Megan Lokay, a 25-year old accountant, has food preferences of that a typical millennial in her generation. She reads labels to make sure that the food she is buying is healthy and eats only organic fruits and vegetables. Whatís good for Megan is good for Teddy Lokay, her 14-year old Lakeland Terrier who eats only homemade meals of fresh, cooked lean ground beef or pork and vegetables with a side of whole grain oatmeal. Salmon-flavored treats are part of his daily diet.
Since the majority of pet owners consider their four-legged pets as members of their family, itís not surprising that a Mintel report showed almost 80 percent of the adults surveyed believe that the quality of the giblets in their dog and cat dinner bowls on the floor is as important to them as the quality of food being served on their dining room table. This attitude is just hunky dory with the pet food industry, which wants to cater to this upscale trend.
According to the Institute of Food Technologist (IFT), the sale of specialty foods and beverages for people and their pets has boomed to $70 billion in 2013. While gourmet chocolate, specialty oils, and cheese were the top specialty foods on the list for human consumption, foods that looked and tasted like human foods and were marketed to improve the petsí health were the best-selling new pet foods last year according to IFT.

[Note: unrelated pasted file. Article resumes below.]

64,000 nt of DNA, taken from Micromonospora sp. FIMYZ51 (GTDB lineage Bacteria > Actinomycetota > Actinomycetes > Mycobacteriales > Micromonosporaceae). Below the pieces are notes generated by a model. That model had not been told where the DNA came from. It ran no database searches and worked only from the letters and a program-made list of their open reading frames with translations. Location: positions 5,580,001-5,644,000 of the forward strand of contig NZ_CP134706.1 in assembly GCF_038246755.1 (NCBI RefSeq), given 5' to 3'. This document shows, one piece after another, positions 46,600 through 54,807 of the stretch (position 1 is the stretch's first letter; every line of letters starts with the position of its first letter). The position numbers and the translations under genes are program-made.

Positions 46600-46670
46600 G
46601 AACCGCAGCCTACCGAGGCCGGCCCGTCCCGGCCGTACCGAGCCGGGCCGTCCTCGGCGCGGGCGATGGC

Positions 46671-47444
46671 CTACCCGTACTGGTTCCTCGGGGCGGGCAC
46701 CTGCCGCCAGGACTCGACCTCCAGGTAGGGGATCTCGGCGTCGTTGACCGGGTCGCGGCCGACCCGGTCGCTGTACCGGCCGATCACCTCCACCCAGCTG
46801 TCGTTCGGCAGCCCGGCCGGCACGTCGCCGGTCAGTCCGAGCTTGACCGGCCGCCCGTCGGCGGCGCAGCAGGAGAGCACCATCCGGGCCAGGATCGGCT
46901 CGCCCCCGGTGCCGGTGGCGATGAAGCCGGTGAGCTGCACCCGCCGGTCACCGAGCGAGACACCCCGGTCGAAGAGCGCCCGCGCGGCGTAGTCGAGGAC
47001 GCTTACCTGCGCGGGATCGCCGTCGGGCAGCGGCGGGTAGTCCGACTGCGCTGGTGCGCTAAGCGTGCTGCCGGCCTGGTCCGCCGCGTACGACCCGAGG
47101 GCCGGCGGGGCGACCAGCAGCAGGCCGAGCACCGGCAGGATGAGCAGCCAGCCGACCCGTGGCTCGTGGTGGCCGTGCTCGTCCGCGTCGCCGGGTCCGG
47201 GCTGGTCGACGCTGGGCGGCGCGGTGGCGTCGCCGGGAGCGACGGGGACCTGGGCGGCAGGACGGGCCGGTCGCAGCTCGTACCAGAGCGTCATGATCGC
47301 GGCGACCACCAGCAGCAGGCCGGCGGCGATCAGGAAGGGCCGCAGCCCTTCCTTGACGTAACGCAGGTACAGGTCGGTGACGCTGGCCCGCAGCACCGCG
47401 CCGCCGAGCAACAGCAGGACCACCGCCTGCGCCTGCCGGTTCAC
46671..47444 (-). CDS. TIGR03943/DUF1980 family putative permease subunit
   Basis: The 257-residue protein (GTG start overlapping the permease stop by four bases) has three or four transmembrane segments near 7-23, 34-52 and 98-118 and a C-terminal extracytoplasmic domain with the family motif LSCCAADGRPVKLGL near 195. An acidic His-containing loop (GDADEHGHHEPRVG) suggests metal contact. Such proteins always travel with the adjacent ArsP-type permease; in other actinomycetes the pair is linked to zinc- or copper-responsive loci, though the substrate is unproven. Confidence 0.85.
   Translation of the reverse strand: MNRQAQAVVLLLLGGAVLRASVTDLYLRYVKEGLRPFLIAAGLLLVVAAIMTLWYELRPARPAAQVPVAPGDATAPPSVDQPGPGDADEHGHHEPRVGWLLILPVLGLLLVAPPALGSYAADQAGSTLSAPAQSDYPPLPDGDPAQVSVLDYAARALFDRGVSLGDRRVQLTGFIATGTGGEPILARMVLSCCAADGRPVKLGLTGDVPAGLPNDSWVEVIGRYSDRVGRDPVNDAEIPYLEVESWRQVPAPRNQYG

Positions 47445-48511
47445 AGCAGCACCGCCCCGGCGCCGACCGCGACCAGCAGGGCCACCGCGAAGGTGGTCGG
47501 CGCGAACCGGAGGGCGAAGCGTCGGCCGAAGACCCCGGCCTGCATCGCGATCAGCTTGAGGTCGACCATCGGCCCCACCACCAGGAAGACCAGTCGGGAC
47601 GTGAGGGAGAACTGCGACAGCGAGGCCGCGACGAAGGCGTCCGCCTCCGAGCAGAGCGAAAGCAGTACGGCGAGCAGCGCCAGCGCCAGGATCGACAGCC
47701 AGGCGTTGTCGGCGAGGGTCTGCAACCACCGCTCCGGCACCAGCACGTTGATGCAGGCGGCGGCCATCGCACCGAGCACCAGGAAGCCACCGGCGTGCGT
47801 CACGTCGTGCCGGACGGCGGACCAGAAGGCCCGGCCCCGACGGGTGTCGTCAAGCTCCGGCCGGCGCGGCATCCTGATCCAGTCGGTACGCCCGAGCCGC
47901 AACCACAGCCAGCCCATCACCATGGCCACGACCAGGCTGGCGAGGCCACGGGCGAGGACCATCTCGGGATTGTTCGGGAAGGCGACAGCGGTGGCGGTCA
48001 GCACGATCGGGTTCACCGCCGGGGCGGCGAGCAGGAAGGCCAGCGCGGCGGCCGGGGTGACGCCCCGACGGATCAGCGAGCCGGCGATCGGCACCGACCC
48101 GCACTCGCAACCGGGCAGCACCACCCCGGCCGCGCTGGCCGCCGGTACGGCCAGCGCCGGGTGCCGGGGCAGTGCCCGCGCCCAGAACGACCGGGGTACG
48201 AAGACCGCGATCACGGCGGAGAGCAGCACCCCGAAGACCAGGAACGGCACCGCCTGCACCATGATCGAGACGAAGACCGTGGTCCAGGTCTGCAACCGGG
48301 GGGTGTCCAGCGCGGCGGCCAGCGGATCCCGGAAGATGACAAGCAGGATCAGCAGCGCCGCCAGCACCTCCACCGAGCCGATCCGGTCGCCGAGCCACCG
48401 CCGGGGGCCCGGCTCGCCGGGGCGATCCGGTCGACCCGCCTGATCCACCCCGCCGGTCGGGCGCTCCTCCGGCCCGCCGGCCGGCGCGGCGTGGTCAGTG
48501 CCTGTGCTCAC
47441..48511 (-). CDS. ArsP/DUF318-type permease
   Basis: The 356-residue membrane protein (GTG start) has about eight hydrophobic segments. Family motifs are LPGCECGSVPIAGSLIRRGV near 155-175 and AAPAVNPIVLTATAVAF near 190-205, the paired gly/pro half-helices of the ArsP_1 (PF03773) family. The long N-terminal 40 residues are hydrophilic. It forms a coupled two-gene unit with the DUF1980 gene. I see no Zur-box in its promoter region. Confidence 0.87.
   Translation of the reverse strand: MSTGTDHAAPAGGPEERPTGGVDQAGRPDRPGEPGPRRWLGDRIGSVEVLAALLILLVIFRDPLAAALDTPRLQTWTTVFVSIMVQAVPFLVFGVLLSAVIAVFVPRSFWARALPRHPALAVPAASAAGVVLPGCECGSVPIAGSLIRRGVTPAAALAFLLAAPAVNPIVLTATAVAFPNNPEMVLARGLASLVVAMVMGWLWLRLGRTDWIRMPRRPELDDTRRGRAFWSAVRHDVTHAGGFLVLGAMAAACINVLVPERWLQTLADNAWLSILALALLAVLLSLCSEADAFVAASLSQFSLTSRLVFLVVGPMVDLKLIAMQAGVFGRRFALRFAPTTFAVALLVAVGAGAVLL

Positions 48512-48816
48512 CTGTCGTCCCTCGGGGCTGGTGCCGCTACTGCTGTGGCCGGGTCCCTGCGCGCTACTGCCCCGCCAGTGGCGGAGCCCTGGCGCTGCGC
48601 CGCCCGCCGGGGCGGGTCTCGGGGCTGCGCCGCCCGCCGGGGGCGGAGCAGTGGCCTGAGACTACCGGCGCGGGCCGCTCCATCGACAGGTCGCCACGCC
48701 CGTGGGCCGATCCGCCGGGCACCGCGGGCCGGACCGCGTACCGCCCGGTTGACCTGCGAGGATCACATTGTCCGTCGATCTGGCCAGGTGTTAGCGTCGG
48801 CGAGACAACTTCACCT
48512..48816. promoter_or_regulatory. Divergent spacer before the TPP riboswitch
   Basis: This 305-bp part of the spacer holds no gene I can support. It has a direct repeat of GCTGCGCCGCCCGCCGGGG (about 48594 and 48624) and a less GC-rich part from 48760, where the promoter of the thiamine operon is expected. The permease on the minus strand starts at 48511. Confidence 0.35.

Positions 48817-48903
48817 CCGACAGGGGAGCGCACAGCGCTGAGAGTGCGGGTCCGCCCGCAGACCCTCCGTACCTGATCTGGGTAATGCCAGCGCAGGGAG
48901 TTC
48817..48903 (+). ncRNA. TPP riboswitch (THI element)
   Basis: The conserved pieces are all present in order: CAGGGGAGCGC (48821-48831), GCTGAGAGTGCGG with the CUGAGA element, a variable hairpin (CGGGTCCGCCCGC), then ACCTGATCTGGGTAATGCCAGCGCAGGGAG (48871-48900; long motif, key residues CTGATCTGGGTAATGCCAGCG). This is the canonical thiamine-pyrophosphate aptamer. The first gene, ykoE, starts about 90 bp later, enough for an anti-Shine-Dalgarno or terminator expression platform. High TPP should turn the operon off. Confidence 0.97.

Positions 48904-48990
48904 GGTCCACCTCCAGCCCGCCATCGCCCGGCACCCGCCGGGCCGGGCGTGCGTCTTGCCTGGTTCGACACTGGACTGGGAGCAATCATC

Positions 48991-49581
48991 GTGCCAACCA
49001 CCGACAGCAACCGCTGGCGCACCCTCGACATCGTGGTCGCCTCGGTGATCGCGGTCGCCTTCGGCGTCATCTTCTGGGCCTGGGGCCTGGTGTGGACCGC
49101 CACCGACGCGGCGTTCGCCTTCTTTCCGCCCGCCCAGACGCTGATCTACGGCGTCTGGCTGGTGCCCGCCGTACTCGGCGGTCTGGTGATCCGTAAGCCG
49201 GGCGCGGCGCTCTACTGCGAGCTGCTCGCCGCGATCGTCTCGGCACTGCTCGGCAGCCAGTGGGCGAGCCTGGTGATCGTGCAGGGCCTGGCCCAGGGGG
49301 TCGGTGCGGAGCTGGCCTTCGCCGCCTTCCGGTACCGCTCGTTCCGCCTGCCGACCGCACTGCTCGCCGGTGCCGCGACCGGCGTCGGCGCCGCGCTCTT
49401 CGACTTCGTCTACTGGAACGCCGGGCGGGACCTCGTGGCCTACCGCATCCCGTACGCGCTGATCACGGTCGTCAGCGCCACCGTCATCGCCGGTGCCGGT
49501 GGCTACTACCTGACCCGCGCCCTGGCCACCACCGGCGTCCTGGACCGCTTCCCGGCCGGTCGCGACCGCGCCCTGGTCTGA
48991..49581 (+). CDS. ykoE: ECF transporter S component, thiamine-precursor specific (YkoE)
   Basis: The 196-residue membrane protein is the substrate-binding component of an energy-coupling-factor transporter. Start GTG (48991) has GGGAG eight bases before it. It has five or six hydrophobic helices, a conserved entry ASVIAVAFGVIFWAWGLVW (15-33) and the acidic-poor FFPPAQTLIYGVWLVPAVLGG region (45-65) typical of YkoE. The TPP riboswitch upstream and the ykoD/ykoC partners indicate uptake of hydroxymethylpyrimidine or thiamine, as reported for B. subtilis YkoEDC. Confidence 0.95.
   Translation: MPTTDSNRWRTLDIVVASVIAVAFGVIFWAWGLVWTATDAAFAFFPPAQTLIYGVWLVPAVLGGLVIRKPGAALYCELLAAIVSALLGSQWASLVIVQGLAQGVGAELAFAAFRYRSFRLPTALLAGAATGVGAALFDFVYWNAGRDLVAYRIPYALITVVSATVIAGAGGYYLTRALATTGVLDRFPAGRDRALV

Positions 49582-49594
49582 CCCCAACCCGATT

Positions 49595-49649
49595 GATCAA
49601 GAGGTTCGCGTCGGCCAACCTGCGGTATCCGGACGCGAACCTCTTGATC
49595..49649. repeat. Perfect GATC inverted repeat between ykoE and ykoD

Believe it or not, you can now buy gluten-free food and energy bars for dogs and merlot-flavored treats for cats. In fact, pet food is specifically designed to mimic the human nutrition concerns that we are hearing in the media. For instance, antioxidants and probiotics right now are in high demand among pet owners:
From a nutrition standpoint, are these specialty pet foods really better for the health of your pet? Not necessarily, claims Cailin Heinze, VMD, Assistant Professor of Nutrition at Cummings School of Veterinary Medicine at Tufts University. ďPet owners are being marketed to buy these specialty foods that contain buzz words such as natural, organic, antioxidant-rich, or grain-free, yet there is no evidence that these expensive pet foods lead to better health,Ē claims Heinze. ďRather, it is more important that the food be made by a reputable company that follows the nutrition guidelines for the petís appropriate life stage as determined by the Association of American Feed Control Officials (AAFCO) and that the pet seems to be doing well on it.Ē
Rather than look to the Internet or advertisements for the answers to your petís nutrition concerns, Heinze recommends that you talk to your veterinarian. If you have more-in-depth questions or if your pet has complicated health problems, turn to a Board Certified Veterinary Nutritionist for your nutrition advice. These specialists are veterinarians who have continued their training in nutrition with a residency and have passed a board certification examination administrated by the American College of Veterinary Nutrition.
Teddy, the Lakeland Terrier, was assessed by his veterinarian to be allergic to chicken and in the need of more nutrient-rich vegetables and treats in his diet. These dietary changes have made a noticeable improvement in his health. Click here to find Board Certified Veterinary Nutritionist in your area.
Be well, Joan
Follow Joan on Twitter at: @JoanSalgeBlake
Photo and chart courtesy of IFT.